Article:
Deal Addict
Dec 13, 2007
1488 posts
37 upvotes
Toronto
dealon wrote:
Jul 31st, 2008 10:56 pm
As for slavka012's post, if an accountant ever told me that I should not worry about depreciating items under $200-$300, I would fire them immediately! Everyone knows that its the little things that can add up over time. Perhaps the accountant just wants to save himself the time and effort of keeping track of things. After all, its not HIS money that he's saving.
Well actually it is saving my time, primarily. I buy a $30 label printer and I want to expense it over 5 years (or whatever number of years) and keep track of it? Hell, no! I happen to need a lot of small items like this in my business. Tax wise, it makes little difference for me, but not having to keep track of all this stuff is a big deal.

So if I ever get audited, and questioned about this practice I'd be happy to explain and pay 300-400 in fines. Time I saved cost more anyway.
Jr. Member
Aug 27, 2006
102 posts
2 upvotes
dealon wrote:
Jul 31st, 2008 10:56 pm

As for slavka012's post, if an accountant ever told me that I should not worry about depreciating items under $200-$300, I would fire them immediately! Everyone knows that its the little things that can add up over time. Perhaps the accountant just wants to save himself the time and effort of keeping track of things. After all, its not HIS money that he's saving.
As an auditor I can say that almost every company I have audited, the capitalization policy states that only items worth over $500/$1,000 and have a useful life of 3/5/10 years will be capitalized. Everything else is just expensed.

You are right, little things add up over time. Can you imagine the overtime you would have to pay your accountant if you wanted him to properly amortize items under $200?

This is anexample of the Cost-Benefit principle. If the cost of doing something (amortizing under $200) outweighs the benefits (SLIGHTLY more accurate records), you shouldn't be doing it.

To OP, I believe I read somewhere that incorporation costs don't need to be amortized as long as the going concern assumption holds true (the business will continue indefinitely into the future).
Deal Addict
Sep 1, 2005
1644 posts
307 upvotes
Vancouver
BillMoocho wrote:
Aug 1st, 2008 6:20 pm
As an auditor I can say that almost every company I have audited, the capitalization policy states that only items worth over $500/$1,000 and have a useful life of 3/5/10 years will be capitalized. Everything else is just expensed.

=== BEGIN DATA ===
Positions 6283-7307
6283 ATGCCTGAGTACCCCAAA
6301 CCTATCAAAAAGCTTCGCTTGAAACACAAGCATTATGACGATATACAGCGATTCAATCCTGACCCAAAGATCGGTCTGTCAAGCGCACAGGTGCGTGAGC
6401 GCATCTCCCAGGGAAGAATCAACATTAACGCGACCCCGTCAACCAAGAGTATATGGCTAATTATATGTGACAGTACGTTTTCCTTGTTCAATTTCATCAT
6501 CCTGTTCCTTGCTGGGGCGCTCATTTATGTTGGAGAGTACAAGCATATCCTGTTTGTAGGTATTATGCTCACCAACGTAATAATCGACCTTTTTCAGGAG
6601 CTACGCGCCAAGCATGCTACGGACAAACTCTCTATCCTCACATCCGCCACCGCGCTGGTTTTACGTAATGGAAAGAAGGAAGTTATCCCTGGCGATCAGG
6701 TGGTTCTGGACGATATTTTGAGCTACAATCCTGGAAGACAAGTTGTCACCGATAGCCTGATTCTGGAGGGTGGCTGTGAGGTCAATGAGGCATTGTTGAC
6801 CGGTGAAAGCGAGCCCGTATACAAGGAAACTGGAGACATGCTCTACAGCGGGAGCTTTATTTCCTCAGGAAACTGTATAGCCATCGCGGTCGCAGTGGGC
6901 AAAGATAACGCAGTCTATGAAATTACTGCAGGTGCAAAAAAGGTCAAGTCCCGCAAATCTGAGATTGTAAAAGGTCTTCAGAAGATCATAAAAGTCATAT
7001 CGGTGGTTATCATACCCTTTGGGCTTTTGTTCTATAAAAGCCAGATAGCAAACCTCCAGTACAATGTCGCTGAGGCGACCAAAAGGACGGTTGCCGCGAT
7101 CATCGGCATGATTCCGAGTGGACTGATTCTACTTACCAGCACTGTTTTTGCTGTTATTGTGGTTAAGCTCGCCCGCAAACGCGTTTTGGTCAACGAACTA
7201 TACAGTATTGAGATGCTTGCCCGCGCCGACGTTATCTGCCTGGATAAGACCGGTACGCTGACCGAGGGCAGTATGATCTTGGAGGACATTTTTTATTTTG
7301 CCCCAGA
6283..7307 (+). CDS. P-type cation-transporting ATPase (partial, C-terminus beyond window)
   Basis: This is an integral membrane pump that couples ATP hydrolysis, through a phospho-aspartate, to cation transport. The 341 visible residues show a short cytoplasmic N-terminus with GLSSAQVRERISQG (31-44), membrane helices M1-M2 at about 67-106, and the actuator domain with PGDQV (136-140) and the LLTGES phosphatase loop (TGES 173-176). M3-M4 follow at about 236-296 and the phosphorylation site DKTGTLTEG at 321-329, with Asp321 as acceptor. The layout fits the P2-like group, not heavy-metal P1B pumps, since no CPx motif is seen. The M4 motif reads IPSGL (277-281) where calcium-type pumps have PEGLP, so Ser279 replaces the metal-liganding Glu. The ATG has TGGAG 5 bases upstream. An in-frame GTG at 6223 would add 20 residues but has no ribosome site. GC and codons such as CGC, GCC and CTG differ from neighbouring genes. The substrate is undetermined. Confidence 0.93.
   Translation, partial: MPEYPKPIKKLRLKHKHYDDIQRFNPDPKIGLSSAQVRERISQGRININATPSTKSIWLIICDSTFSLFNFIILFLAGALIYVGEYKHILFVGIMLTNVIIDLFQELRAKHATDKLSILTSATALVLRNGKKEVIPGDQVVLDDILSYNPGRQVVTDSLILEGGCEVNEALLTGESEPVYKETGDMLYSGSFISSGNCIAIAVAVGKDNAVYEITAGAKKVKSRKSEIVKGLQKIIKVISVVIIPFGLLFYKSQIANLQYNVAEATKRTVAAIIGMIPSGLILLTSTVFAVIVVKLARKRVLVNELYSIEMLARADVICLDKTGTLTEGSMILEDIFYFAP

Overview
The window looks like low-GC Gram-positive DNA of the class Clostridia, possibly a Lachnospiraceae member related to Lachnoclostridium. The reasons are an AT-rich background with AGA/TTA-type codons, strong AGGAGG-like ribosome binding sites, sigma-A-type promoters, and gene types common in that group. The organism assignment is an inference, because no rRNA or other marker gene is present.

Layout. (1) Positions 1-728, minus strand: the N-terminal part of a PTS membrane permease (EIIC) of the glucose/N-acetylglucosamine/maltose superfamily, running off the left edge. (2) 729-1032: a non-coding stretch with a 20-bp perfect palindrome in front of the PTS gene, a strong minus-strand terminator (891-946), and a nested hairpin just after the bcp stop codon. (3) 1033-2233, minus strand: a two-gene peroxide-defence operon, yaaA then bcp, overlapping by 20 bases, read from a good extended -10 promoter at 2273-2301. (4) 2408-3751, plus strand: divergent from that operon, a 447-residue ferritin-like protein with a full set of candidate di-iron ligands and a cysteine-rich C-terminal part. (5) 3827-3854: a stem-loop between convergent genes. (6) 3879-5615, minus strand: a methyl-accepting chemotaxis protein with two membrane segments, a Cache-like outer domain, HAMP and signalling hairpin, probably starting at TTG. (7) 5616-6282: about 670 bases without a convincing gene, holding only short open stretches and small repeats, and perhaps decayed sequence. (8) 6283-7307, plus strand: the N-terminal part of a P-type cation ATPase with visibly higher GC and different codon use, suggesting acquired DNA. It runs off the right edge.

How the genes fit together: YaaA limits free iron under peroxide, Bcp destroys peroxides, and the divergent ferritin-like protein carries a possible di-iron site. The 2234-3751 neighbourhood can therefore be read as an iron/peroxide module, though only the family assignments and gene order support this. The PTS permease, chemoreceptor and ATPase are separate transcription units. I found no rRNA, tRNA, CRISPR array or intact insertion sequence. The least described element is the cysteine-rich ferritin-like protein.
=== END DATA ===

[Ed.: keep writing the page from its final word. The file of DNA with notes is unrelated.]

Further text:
your a public accountant not a CRA auditor though right?
so although a company's policy may state one thing .. the tax act may state another

but that being said what you said about cost benefit not only applies to the company but to the CRA as well. They are not gonna send out a staff member to audit a couple bucks of deducted capital items, they have a cost/benefit as well with staff wages etc. and dollar return on tax/penalty recouped
BillMoocho wrote:
Aug 1st, 2008 6:20 pm
To OP, I believe I read somewhere that incorporation costs don't need to be amortized as long as the going concern assumption holds true (the business will continue indefinitely into the future).
this is correct. Incorp costs have inherent value for as long as the business operates therefore their useful life is indefinite (as a going concern). Therefore not amortized until the situation changes. Again so much easier to just write off since its prob a small amount.
Member
User avatar
Dec 27, 2007
495 posts
61 upvotes
dealon wrote:
Jul 31st, 2008 10:56 pm
As for slavka012's post, if an accountant ever told me that I should not worry about depreciating items under $200-$300, I would fire them immediately! Everyone knows that its the little things that can add up over time. Perhaps the accountant just wants to save himself the time and effort of keeping track of things. After all, its not HIS money that he's saving.
If an accountant told you not to amortize a $200 item, you should probably listen to them. It saves them time and effort, which in turn, saves you money (less time they spend on your file = less money you have to pay them).
Sr. Member
User avatar
Jan 1, 2009
758 posts
120 upvotes
Vancouver
Incorporation costs or any other computer equipment (i.e. CCA Class 10 or 45) should be treated for what they are - assets that have future benefits, regardless of their costs. Amortization is perceived at the pedestrian level to be depreciation, but that isn't the case entirely. Amortization is the process of allocating the cost of the assets to the periods of its beneficial use. Both accounting amortization and tax amortization achieve this.

While Incorporation costs could be deducted in the year of insurance on the T2 tax form because they are immaterial in nature, many accountants will not do so as it's an act of tax evasion. Accountant/Preparer CRA penalties are the greater of $1,000, or 50% of the client tax payable avoided. The client will also be assessed penalties at 5% of the tax owing plus 1% for each month afterwards for a maximum of 17%. Don't forget the interest.

Do it right, the first time.
Newbie
Apr 22, 2013
1 posts
BURLINGTON
First of all IANAA (I am not an accountant). What I have found in this interpretation bulletin indicates that incorporation expenses are 'eligible capital expenses': http://www.cra-arc.gc.ca/E/pub/tp/it143r3/it143r3-e.txt. CRA they suggested the GIFI code for incorporation expenses should be 8860 i.e. professional fees. Also there doesn't seem to be a CCA class for this, but they indicated to use Schedule 10, Cumulative Eligible Capital Deduction (7% rate). Hope this helps others trying to sort this out, as the info out there for this topic is pretty sparse.